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Nature Kenya

Zeiss Vulture Unlimited-Champions of the Flyway 2019

Vultures have No Voice-We are Raising funds for BirdLife International because African vultures are facing extinction

15 %
£624.72
raised of £4,000 target
by 7 supporters
Donate
  • Team members: Paul Gacheru, Rebecca Ikachoi, James Mutunga-(Nature Kenya), Thomas Tennhardt, Dirk Wegener, Werner Schroeder-(NABU)
  • Event: Champions of the Flyway 2019, 26 Mar 2019

BirdLife International

BirdLife International is the world’s largest nature conservation partnership and the world leader in bird conservation. We believe in a world rich in biodiversity where people and nature live in harmony. We offer that hope for the future of the planet but we need your help to achieve it.

Charity Registration No. 1042125

Story

The importance of vultures nowadays is usually overlooked. Vultures are mostly perceived as being greedy creatures associated with decay. This is seen in popular culture where land grabbers and corrupt people are often portrayed as vultures. In nature, however, vultures play a critical role in keeping the environment clean and healthy. They are a part of the web of life on which all living things – including people – depend on. Their swift response means carcasses are picked clean before disease spores can take hold. Africa’s vultures are disappearing at a devastating rate, seven of Africa’s eleven species now have fallen by 80-97% (over 92% in five species).In Kenya un-intentional poisoning due to predation based human-wildlife-conflict, intentional poisoning and electrocution/collision with poorly-planned power lines and wind farms. We want to create awareness on the plight of vultures in Kenya and raise funds to support community engagement to reduce wildlife poisoning. To tackle the vulture problem Nature Kenya adopted a strategy that includes:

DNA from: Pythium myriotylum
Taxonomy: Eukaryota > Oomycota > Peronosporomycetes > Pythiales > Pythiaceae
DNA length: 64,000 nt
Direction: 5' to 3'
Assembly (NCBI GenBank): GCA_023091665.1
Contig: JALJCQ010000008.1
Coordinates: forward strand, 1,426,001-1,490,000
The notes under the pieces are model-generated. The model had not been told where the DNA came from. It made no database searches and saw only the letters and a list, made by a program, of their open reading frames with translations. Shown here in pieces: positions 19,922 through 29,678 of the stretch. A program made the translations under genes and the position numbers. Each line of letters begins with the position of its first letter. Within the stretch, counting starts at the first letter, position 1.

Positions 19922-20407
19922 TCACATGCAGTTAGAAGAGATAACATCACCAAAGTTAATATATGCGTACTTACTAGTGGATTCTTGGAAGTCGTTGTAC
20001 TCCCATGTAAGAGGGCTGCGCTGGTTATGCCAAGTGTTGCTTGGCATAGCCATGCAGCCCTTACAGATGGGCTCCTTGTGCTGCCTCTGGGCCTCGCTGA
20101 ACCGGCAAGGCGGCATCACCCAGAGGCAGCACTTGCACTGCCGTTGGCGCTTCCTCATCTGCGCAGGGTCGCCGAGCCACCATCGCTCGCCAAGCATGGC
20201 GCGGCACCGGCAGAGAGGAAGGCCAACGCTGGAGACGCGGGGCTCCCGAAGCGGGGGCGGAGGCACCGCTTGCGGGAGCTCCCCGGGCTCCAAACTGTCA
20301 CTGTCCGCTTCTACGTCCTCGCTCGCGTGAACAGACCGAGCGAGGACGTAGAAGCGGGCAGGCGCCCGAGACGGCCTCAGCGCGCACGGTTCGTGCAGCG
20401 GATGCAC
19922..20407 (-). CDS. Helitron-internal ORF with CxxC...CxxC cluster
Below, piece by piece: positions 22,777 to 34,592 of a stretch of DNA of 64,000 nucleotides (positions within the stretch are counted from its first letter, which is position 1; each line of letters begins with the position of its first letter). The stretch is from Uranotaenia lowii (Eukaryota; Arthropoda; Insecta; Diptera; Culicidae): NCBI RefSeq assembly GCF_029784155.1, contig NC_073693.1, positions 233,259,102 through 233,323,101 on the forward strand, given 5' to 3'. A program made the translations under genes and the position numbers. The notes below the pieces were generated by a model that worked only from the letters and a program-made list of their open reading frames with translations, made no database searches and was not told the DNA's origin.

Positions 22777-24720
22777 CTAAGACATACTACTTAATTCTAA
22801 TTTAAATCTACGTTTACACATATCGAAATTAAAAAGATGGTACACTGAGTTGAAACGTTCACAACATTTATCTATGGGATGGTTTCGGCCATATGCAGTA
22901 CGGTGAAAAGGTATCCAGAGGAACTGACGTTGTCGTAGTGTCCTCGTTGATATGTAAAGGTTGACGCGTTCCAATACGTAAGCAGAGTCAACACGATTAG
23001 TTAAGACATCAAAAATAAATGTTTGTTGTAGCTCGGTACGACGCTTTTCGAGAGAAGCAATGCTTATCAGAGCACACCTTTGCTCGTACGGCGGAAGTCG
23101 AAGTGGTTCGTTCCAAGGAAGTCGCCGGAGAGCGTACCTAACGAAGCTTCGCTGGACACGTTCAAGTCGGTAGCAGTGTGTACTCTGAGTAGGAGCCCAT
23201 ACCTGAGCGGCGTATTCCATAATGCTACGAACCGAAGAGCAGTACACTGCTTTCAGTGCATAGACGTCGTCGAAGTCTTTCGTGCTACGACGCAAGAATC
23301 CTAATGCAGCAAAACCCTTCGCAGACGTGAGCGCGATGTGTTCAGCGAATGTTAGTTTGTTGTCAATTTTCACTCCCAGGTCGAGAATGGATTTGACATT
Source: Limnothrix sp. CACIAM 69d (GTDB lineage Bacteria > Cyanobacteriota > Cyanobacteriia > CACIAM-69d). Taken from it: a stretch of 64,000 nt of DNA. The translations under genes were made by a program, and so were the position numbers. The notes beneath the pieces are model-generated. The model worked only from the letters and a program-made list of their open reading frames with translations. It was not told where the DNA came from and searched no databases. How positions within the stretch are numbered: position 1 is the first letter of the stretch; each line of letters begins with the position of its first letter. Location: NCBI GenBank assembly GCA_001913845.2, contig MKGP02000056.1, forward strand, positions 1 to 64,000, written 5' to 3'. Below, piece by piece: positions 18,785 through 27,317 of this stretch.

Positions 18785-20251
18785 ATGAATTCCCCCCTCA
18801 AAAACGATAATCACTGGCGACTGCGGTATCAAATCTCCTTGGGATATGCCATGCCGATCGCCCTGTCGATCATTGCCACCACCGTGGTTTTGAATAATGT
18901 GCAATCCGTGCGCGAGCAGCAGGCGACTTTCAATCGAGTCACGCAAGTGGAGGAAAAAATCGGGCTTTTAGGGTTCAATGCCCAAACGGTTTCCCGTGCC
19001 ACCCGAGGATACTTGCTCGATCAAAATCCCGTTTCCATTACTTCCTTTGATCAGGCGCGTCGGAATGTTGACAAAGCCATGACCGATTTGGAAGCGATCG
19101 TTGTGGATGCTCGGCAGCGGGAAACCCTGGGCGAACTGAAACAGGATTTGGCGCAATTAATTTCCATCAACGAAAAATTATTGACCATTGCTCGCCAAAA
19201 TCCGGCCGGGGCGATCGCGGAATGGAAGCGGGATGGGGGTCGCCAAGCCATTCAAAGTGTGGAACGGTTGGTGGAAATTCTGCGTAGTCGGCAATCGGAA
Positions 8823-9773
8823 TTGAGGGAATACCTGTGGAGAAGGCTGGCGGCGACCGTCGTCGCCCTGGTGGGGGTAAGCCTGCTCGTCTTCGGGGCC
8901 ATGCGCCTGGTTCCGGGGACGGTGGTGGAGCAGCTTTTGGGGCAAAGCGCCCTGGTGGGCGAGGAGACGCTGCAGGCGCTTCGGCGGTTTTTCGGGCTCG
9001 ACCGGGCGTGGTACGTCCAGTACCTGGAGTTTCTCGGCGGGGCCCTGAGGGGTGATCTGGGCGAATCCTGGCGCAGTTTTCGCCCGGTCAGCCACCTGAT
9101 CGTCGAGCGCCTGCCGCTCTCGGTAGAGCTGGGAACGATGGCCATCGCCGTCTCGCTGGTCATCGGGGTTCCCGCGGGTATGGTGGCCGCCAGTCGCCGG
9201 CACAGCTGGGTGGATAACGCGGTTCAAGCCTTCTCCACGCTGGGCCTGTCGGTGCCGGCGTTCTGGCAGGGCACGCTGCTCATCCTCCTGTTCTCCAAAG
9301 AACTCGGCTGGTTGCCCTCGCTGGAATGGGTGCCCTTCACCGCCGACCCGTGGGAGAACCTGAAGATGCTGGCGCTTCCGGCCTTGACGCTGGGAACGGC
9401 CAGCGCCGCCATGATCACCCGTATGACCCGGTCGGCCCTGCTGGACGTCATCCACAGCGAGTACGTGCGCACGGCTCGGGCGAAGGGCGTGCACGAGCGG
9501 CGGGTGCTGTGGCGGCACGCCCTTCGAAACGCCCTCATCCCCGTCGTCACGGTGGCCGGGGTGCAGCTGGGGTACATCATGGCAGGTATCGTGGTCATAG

1. Stopping the poisoning by enabling local authorities to react quickly to poisoning incidents. We create awareness at market centers, train local people on poisoning site management and response including carcasses removal.
  2. Securing the strongholds where healthy populations of vultures are still thriving. 
  3. Changing the public’s and governments’ perception of the role vultures play in our health and survival.
  4. Support field research to improving our scientific knowledge of vultures.



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